It's hard to blame anyone who chooses to give their money to restricted, high-profile causes. Someone donating $1000 to the opera knows that it will help fund an opera and make it happen (and it gets you the option to buy better seats). There's something tangible that allows you to see exactly where you're money's going. If you donate $10,000 to a program to help poor children do better in school, it's hard to see the effects, and the effects may not be apparent for many years, if they happen at all. The same would be true for money given to support preventative medical care for the poor. It's an inherently riskier proposition with little "payoff" for the donator.

Posted by: Tyro | Oct 24, 2007 10:12:12 AM

This is how Guide Dogs for the Blind has ended up with more money than they can possibly use and became a major donor themselves, giving away all the torrents of money that people want to give to cute puppies who help poor poor disabled folks.

Also, I think you're misunderstanding the point of charismatic megafauna. It's not like you have to choose between saving the cute animal and saving its ugly neighbors. They are used as sort of the PR faces, the spokesanimals, of a given habitat. Need to save the ecologically vital algae? Tell people you want to save the seals that live near it.

El Viajero--some government programs are inefficient. Some businesses are inefficient. Some non-profits are inefficient. There's no cosmic significance to the category that you put an organization into, it just depends on how well it is run. Go read Ha Joon Chang's study on this, compare the amounts spent on administrative costs for Social Security and private health insurance, and go sit in the corner.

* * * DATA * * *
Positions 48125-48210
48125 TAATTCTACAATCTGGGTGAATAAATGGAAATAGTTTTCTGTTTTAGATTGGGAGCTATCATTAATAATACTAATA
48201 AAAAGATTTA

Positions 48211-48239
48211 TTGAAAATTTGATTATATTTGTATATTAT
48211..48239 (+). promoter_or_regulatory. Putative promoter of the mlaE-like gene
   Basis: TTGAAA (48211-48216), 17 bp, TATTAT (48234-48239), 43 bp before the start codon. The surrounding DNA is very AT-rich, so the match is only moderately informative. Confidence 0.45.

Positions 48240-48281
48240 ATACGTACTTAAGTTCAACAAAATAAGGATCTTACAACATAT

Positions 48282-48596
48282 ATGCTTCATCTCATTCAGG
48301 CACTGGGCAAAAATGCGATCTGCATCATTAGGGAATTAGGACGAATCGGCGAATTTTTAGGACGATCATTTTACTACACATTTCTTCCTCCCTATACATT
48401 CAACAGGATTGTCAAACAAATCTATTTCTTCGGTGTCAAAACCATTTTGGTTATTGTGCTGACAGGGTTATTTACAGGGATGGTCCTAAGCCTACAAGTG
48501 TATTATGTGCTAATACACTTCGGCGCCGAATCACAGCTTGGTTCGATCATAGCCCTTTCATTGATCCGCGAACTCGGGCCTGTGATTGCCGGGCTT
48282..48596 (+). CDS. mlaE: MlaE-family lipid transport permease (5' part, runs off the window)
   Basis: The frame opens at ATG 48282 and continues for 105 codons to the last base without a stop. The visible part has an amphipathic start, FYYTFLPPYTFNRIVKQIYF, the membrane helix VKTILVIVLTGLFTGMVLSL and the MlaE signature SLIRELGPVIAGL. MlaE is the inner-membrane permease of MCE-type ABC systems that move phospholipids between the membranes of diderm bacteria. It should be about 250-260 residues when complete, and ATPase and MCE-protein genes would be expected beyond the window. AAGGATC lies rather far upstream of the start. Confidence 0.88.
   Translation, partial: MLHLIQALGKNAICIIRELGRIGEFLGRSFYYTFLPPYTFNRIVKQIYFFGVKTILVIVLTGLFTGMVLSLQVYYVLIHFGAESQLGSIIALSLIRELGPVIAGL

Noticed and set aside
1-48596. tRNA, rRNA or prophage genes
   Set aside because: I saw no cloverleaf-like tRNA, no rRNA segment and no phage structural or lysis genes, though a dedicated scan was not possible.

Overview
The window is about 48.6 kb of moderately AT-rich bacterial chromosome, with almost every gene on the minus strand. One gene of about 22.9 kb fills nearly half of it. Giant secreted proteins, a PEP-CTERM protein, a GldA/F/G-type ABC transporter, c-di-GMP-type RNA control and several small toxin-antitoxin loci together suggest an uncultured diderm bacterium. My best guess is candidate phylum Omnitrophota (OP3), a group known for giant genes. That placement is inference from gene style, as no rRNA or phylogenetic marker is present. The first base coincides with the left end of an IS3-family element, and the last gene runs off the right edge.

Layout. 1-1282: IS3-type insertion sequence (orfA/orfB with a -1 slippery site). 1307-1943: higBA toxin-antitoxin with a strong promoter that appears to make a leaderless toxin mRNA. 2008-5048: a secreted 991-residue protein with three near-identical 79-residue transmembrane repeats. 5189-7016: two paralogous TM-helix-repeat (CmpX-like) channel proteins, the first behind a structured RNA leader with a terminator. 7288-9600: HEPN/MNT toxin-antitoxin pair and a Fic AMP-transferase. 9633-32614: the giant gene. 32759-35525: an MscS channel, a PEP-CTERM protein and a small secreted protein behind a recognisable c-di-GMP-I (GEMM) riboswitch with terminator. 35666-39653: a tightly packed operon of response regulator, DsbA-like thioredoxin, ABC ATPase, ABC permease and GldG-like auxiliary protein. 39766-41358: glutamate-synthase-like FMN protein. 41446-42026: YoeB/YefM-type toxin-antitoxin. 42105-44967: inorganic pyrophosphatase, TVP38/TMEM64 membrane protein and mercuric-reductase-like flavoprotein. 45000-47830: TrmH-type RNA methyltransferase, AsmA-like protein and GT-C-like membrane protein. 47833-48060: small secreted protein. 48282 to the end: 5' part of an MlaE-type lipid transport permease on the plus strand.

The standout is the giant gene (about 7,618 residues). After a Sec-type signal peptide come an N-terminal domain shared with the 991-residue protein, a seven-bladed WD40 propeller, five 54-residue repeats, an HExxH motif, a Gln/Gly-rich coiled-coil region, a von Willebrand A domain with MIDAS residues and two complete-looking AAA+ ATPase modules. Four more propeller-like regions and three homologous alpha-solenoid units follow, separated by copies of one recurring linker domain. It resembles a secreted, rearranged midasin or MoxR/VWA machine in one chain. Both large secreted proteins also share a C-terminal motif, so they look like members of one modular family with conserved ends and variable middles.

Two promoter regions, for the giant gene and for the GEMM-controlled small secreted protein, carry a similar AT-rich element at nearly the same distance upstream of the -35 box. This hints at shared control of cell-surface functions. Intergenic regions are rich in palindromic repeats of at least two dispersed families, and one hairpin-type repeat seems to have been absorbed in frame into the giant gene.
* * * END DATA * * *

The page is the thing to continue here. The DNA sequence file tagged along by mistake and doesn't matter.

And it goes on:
Posted by: rufustfyrfly | Oct 24, 2007 10:15:27 AM

It strikes me that's what under discussion here was asked and answered in your last couple of posts - yes, we shouldn't confuse government programs and private giving, but both are worthwhile enterprises in some ways, with laudable goals, and their own issues around fraud and waste. And I think it remains the case that what would probably work best is some combination of public programs and private charity. because the latter encourages people to contribute not just money, but time and energy for various causes, while the former makes sure that there's more service for all, and not, as is pointed out here, merely for what's popular or has the greatest emotional appeal.

And I reiterate, what's getting lost here is a discussion of what this means for the arts - Huffington's right that it's easier to get people to fund opera... but that's also as opposed to modern dance or experimental theater or other forms of performance art. The wealthy will gladly shell out for "classy" programs like the symphony and the art collections of old masters, but working artists, musicians and dancers struggle mightily because their work doesn't have the same patina. That's why this notion of government involvement ought to extend more broadly into the arts, and why this isn't just about soup ktchens or housing the homeless.